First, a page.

Regardless if you are in the US without a visa or other documented status, there are some options for you to either defer potential deportation or to gain permanent residency status. Some of the more common options are discussed below.
Deferred Action (DACA)
Should you have entered the US with your parents as a child under the age of 16, you may be apply for deferred action under a new law known as DACA or the “Dream Act.” Provided you have not committed any felonies or serious crimes, have been in the US continuously since June 2007, are under the age of 31, and are in school, graduated, received a GED or been honorably discharged from the US military, you may qualify.
Under DACA, you are not given legal status but any deportation proceedings are deferred. You are allowed to apply for federal tuition assistance or even in-state tuition in a number of states, and can work provided you can demonstrate an economic necessity. You should apply for provisional immigrant status, secure employment, pay off any back taxes and wait for 5 years. Before applying, however, you should consult an immigration attorney for if you do not fit into a qualifying category, you risk deportation.
Asylum and Refugee Status
If you came from a country with a politically oppressive government or came to the US to escape persecution for religious or political beliefs or other reasons, you may be able to obtain asylum or refugee status and a path to citizenship. You must file your application within one year after entering the US. Filing a frivolous application for asylum, however, or lying on your application could have dire consequences.
UN Convention Against Torture (CAT)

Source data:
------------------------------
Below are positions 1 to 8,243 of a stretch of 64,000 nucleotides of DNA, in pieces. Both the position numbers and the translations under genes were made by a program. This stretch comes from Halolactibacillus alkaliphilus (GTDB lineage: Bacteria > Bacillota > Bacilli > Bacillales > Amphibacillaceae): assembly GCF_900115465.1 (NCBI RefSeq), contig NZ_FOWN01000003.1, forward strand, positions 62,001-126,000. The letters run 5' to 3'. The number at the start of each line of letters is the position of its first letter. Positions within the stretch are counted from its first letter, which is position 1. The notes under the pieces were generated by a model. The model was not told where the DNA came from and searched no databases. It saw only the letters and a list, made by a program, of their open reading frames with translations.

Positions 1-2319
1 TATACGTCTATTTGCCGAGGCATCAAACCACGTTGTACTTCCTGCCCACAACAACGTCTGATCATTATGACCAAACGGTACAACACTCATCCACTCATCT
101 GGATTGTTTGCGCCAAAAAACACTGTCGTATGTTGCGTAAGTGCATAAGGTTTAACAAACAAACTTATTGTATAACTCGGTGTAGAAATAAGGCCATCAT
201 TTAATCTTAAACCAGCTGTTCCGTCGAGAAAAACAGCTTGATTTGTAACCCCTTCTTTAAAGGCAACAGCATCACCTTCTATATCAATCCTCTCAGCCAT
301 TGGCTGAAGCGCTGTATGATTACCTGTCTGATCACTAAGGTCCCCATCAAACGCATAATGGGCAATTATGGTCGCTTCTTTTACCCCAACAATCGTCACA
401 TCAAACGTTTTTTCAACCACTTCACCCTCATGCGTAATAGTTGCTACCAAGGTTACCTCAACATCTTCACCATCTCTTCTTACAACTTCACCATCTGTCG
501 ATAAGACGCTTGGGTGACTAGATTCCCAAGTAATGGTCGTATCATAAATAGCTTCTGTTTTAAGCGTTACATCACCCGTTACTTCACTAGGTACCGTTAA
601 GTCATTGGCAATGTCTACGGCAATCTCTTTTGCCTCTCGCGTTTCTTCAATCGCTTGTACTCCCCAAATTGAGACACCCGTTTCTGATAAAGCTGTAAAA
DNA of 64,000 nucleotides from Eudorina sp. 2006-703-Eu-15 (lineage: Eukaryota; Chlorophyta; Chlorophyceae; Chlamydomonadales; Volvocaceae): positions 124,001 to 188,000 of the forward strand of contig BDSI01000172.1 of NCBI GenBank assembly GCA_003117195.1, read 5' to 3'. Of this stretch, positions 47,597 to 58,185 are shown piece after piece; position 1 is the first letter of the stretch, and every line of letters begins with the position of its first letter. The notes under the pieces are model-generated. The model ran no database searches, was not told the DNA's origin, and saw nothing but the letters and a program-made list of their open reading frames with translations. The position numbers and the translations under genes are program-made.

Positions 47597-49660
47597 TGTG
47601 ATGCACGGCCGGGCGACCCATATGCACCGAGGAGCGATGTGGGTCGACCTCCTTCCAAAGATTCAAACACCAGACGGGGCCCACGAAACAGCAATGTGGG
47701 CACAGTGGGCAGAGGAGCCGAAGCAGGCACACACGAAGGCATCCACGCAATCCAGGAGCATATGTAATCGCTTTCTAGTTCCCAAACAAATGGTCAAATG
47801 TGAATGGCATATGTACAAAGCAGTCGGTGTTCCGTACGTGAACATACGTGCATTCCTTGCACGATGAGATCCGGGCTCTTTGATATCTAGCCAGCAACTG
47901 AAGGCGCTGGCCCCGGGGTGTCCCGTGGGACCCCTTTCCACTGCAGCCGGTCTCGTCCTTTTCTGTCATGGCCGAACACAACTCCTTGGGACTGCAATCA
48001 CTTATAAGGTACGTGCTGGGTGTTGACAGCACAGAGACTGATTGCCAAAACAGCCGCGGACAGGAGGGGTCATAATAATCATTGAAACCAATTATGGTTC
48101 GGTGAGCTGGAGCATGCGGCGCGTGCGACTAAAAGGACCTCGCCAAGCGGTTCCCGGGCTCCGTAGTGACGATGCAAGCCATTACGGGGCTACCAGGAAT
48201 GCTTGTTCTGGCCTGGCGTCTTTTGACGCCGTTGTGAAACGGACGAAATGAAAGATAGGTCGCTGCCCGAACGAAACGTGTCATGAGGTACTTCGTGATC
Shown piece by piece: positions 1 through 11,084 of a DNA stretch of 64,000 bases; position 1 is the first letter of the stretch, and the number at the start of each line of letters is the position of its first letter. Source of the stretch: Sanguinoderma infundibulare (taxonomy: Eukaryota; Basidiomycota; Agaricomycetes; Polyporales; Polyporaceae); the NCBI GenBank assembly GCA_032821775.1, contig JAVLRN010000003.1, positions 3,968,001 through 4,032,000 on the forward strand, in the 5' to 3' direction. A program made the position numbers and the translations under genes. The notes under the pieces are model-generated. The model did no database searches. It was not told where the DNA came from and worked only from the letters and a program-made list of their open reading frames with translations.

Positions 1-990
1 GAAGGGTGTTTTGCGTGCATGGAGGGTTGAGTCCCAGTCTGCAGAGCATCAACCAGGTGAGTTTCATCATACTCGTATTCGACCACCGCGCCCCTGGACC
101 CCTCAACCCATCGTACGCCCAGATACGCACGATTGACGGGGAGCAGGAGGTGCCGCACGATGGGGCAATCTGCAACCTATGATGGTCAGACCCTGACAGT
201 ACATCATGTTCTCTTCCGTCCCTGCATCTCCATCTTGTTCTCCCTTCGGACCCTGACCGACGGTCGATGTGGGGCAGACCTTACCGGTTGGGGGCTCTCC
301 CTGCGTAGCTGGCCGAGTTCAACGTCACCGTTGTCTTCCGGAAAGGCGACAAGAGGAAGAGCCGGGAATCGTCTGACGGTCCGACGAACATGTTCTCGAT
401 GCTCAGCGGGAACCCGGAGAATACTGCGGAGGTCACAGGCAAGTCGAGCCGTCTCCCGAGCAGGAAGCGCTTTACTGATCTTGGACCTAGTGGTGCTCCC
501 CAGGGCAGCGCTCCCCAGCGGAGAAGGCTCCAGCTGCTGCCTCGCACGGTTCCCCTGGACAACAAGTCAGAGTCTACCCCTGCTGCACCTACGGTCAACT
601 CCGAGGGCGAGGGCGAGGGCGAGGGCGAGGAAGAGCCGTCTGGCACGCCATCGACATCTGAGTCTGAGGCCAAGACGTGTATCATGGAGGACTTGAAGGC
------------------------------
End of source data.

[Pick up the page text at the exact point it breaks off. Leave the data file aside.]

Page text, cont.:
A backup plan in case your asylum or refugee application is denied or you are applying because more than one year has passed since you entered the US is to apply for “withholding of removal’ or CAT protection. While these do not confer the same benefits as being a refugee and you may not be able to obtain a Green Card, you may be able to work. Once you do get CAT or withholding, though, you should seek to change your status. Consult an immigration attorney about your options.
Family-Based Green Card
Provided you have family in the US who are citizens or permanent residents, you could apply for a Green Card. It is best if you are a child, parent, spouse or sibling.
Marriage-Based Green Card
If you can show documentation that you were legally married to a US citizen or permanent US resident and physically attended the ceremony, even if it was performed in another country, and the marriage was not a sham, you can qualify for a Green Card. You will be asked many questions to demonstrate that you did not marry for the sole purpose of gaining legal residency.
In all of these cases, do not attempt to apply for any of these without the counsel of an immigration attorney who can properly advise you on which option you may qualify under and the steps you need to take.